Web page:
Press Releases

Washington—Senator Dianne Feinstein (D-Calif.) today released the following statement applauding the Biden administration’s announcement that the Commodity Futures Trading Commission is establishing a Climate Risk Unit and an earlier announcement that the Securities and Exchange Commission is seeking public input on its rules for climate risk disclosures:

“We can’t continue to ignore the risk that climate change poses to our financial markets. I’m glad the Biden administration is taking this threat seriously and establishing a Climate Risk Unit. This is a welcome response to the questions Senator Rubio and I raised last year regarding the financial risks posed by climate change.

“I’m also pleased that Treasury Secretary Yellen is creating a new senior post at the department to handle climate risk and that the SEC is making climate risk a priority.

“Reducing carbon emissions is the best way to fight climate change. However, as we work toward the goal of net-zero emissions, we must also accept that climate change is creating a substantial strain on our financial system and plan for that reality.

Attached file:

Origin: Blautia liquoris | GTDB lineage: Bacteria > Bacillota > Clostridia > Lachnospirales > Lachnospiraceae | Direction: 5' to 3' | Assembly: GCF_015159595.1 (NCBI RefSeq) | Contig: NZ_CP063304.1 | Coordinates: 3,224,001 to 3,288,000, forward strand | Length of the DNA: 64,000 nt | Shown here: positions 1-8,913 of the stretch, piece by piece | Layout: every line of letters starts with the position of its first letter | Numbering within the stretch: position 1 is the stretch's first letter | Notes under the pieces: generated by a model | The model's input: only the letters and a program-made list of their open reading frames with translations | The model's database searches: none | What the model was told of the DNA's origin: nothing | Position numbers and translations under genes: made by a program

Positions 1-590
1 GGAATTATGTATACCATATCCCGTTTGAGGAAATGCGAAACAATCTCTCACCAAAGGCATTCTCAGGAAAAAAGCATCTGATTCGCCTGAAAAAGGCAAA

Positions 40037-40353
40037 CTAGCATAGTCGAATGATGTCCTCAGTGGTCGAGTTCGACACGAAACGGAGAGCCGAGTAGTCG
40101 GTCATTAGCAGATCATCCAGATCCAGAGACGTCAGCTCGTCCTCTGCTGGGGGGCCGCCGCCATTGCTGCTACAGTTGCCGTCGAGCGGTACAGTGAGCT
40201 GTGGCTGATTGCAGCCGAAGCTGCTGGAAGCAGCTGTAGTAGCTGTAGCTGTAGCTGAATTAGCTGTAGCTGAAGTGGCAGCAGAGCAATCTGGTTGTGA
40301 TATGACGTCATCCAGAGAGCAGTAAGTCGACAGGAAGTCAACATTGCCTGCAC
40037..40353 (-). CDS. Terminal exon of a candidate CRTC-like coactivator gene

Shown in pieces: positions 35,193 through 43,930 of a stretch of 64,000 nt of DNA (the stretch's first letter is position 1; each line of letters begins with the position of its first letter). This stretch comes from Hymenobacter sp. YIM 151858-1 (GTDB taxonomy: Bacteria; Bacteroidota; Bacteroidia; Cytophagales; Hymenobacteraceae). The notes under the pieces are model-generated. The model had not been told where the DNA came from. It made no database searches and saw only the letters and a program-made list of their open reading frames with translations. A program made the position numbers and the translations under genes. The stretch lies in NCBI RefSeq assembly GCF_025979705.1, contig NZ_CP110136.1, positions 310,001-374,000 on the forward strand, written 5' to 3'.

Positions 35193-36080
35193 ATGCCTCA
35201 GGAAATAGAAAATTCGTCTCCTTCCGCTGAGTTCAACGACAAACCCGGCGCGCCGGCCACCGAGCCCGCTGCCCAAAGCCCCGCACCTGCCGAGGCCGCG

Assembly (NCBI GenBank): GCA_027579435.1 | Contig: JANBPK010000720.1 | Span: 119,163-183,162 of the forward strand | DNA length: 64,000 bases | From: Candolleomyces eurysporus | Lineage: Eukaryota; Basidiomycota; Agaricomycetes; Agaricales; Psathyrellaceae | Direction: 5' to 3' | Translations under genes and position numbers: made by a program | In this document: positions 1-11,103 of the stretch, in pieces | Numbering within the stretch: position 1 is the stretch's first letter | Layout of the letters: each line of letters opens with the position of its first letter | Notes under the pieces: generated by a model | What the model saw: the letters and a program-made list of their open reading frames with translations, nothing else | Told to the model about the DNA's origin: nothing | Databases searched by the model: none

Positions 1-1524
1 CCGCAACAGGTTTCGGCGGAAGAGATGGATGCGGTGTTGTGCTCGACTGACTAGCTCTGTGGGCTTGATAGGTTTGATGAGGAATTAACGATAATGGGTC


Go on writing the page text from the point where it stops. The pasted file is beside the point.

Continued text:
“In California, we understand this threat all too well. Wildfires and other climate-related natural disasters have cost billions of dollars and are driving up the price of insurance for homeowners. Rising sea levels threaten our coastal economies. And farmers are still recovering from the historic drought that struck the West just a few years ago.

“I’ll continue to work with the Biden administration and my congressional colleagues to look for other ways to ensure financial regulators are including climate change in their financial assessments. We can’t afford to do nothing.”


  • Senator Feinstein is the author of the Addressing Climate Financial Risk Act, a bill to improve the ability of federal regulators to understand and mitigate risks from climate change within the financial system.

  • In January, Senator Feinstein called on Treasury Secretary Janet Yellen to implement key provisions of the Addressing Climate Financial Risk Act including creating a permanent Advisory Committee on Climate Financial Risk made up of experts on climate financial risk, climate economics and climate change.

  • Last September, Senator Feinstein called on the Treasury Department’s Federal Insurance Office to issue a report on the impact of increased wildfire risk due to climate change on private insurance markets.

  • Last June, Senators Feinstein and Marco Rubio (R-Fla.) called on the Commodity Futures Trading Commission to include specific recommendations for addressing the financial risk of climate change in the upcoming report by its Climate-Related Market Risk Subcommittee, the first federal financial regulator advisory committee focused on the risk climate change poses to the financial system.